Chart showing percentile rank of average push ups

Erik completed thirteen push-ups. Looking at the bell curve above, you see that his score of 13 placed him at the 84th percent level. Erik’s percentile rank is 84 (PR=84). Erik’s ability to do push-ups placed him at the 84th position out of the 100 fifth grade children tested on our measure of upper body strength.

Sam completed seven push-ups. His raw score of 7 placed him at the (bottom) 16 percent. Sam’s percentile rank was 16 (PR=16). Out of our sample of 100 fifth grade children, 84 children earned a higher score than Sam.

Larry completed 6 push-ups. We can convert his raw score of 6 to a percentile rank of 9 (PR=9). 91 children scored higher and 8 children scored lower than Larry in upper body strength as measured by the ability to do push-ups.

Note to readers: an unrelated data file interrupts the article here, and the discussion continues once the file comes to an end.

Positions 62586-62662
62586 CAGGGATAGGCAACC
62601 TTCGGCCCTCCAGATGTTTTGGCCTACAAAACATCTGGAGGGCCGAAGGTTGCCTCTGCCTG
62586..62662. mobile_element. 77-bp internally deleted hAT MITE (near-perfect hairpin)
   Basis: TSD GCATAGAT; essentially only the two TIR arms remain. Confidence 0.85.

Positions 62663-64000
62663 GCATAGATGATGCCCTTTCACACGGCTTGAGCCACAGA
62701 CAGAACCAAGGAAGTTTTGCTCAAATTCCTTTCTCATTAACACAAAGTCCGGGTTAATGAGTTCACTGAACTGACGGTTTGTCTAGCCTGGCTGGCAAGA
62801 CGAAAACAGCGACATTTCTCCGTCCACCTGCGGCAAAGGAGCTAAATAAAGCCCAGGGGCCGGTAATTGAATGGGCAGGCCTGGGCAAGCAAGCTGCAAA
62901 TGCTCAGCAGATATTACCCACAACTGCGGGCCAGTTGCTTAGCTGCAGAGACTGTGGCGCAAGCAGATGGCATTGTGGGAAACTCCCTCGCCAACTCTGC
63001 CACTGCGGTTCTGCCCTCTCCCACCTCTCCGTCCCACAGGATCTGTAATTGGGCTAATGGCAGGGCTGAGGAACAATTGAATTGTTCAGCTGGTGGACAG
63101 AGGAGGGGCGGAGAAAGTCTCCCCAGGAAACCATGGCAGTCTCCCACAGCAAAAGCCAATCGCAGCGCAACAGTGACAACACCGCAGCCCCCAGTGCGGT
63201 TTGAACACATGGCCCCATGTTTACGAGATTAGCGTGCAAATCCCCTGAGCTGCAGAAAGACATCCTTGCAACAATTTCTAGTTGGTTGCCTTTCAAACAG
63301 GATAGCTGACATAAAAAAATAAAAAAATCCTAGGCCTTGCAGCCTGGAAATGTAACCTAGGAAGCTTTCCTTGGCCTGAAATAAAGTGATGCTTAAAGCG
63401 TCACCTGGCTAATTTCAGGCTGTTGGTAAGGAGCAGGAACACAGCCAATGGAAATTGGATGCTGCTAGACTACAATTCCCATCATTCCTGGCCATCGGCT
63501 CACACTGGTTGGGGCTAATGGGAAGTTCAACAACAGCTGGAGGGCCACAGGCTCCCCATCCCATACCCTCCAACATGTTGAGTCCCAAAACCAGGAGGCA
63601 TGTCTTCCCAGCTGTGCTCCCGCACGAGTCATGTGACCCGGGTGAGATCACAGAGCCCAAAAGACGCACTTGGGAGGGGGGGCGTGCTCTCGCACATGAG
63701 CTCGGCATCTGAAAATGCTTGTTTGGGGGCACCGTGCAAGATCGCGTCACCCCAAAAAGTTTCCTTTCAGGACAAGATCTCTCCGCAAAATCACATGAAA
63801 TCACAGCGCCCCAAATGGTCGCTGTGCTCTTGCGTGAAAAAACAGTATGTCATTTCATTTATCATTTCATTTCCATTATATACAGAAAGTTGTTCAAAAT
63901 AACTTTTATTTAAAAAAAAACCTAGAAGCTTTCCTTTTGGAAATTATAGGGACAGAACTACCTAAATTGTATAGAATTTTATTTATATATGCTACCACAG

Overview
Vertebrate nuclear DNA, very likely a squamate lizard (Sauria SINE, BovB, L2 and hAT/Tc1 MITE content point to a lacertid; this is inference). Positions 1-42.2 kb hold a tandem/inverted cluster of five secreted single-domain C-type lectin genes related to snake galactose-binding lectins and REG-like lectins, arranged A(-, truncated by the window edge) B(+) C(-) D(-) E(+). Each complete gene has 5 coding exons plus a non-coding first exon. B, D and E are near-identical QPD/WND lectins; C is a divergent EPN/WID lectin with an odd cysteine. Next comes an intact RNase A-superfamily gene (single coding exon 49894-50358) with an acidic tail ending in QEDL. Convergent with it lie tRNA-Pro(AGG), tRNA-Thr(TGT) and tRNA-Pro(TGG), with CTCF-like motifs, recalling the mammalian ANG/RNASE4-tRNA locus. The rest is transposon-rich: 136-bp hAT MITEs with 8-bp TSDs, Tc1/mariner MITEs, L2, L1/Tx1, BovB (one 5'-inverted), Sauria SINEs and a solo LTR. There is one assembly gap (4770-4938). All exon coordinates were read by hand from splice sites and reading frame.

Oscar completed 2 push-ups. His raw score of 2 placed him in the bottom 1 percent of fifth graders tested (PR=1).

Nancy’s raw score of 17 placed her at the upper 99 percent. We say that Nancy scored at the 99th percentile rank (PR=99).

You can see the relationship between the number of push-ups completed and the child’s percentile rank (PR) reproduced in the table below:

Push-Up Scores and Percentile Ranks
Push-ups Percentile Rank Push-ups Percentile Rank
19 99 9 37
18 99 8 25
17 99 7 16
16 98 7 16
15 95 5 5
14 91 4 2
13 84 3 1
12 75 2 1
11 63 1 1
10 50

The bell curve is a powerful tool. When you use the bell curve, you can objectively compare any child’s percentile rank to that of a group of children. You can also compare a single child’s progress or regression when compared to the group.